Before the family can save enough money to buy their own hone, the Great Chicago Fire sweeps through the town and Fiona and her sister must run to safety. With mother and father away at their second jobs, the girls fear they will never see them again. The story of their parents' courtship pops into Fiona's mind and she quickly begins to tie bits of her lace onto everything she can find to mark their path. They run until "they tasted blood in the backs of their throats" and hide in a basement through the night, hoping that their parents are alive and will be able to find them.
It is everything you would expect from a Patricia Polacco book. Need I say more?
Sunday, March 15, 2015
Friday, March 6, 2015
Ever had Hair Envy? First grader Emily Blair hates her hair. It's just too darned straight! She ties grapevines tendrils to to head, eats carrot curls, rubs heads with a poodle, makes a wish on the tail of a pig, and makes a wig our of macaroni, but nothing works. Even when she puts it in rollers, it won't hold a curl, so when she finds a new friend, Pamela Paine, "whose whole head rippled with golden waves," she is in pretend beauty parlor heaven.
Emily creates a whole set of gorgeous hairstyles for Pamela, each to match a different glamorous personality. But when Pamela asks for a braid, Emily can't quite make it work because Pamela's hair is TOO curly. So Pamela offers to braid Emily's hair and they discover that Emily has perfect hair for braiding.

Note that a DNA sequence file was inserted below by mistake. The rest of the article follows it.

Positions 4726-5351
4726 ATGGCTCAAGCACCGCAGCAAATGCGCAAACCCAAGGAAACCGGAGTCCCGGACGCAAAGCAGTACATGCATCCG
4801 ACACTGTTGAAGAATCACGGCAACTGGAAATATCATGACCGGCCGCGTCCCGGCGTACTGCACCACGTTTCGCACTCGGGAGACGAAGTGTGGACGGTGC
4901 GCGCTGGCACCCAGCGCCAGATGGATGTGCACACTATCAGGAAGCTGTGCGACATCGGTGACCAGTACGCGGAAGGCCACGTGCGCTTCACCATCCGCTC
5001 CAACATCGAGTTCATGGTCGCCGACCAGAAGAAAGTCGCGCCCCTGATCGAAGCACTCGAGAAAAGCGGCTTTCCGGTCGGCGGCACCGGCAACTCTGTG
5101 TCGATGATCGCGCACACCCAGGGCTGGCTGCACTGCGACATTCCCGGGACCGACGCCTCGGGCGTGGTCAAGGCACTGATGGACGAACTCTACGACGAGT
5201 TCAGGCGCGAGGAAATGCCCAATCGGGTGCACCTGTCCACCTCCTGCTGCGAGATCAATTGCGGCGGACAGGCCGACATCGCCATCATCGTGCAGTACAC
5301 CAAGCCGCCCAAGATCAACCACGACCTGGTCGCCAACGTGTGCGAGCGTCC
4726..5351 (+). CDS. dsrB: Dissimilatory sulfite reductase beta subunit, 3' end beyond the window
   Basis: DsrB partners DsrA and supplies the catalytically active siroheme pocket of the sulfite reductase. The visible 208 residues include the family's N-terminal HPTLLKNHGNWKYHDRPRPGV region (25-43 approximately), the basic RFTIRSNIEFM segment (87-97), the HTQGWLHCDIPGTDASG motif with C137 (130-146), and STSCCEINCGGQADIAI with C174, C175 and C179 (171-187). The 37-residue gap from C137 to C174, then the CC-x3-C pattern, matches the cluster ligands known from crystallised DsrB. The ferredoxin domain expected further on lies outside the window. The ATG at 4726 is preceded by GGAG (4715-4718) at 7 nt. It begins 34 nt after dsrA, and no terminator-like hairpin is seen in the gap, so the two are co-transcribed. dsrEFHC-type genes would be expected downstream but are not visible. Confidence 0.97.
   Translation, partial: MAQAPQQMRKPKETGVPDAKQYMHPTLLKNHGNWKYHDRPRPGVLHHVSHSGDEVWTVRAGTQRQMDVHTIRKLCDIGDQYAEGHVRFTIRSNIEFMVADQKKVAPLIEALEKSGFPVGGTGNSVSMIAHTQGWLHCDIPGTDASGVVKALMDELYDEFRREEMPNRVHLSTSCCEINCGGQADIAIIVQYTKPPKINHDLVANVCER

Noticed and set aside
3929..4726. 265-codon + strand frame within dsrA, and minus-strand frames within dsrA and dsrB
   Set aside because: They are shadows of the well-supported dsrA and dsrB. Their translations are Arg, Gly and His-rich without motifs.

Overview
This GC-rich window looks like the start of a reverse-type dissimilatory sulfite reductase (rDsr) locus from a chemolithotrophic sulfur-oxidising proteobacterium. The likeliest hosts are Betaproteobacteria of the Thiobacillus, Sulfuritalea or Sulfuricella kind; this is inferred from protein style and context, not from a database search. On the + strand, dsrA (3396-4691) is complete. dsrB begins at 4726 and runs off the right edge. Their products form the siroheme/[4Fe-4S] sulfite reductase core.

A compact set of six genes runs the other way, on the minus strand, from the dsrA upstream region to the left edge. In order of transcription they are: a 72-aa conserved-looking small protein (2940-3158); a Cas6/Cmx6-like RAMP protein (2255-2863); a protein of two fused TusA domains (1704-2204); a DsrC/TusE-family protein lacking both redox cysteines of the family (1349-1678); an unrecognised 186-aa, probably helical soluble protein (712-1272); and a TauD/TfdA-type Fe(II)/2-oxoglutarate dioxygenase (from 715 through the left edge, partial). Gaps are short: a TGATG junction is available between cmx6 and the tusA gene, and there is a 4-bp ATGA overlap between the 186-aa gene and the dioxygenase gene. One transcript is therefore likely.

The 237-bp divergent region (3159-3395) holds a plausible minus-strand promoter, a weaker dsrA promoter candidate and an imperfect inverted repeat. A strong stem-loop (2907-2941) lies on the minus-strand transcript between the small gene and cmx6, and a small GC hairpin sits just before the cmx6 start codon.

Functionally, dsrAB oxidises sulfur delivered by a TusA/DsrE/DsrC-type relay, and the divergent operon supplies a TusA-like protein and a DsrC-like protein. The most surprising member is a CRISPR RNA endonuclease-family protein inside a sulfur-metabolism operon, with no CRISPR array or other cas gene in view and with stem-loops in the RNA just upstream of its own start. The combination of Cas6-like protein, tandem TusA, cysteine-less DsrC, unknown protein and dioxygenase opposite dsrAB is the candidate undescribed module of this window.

Emily learns to braid her own hair and creates intricate braids to match her many personas - and voila - Emily loves her very straight hair.
Little girls will love this story - the whimsical illustrations put the reader right in the center of the first grade beauty shop chaos. Parents will appreciate the light lesson that the grass isn't always greener on the other side.
Tuesday, March 3, 2015
This is the St. Patrick's Day Girl Power edition!
O'Sullivan Stew - written and illustrated by Hudson Talbott
Kate O'Sullivan is a resourceful girl with a gift for storytelling. The trouble starts when the village won't help the witch when the king's soldiers take her horse. Their reasoning is that she's not one of them. This ticks her off and she curses the village with a famine.
Kate decides she's had enough of starvation, so she proposes that she and her father and brothers go to the castle and steal back the horse. They are reluctant, but she convinces them with this logic - "We're facing death in either case, by the hangman's rope of the empty plate. Which way do you prefer to go?"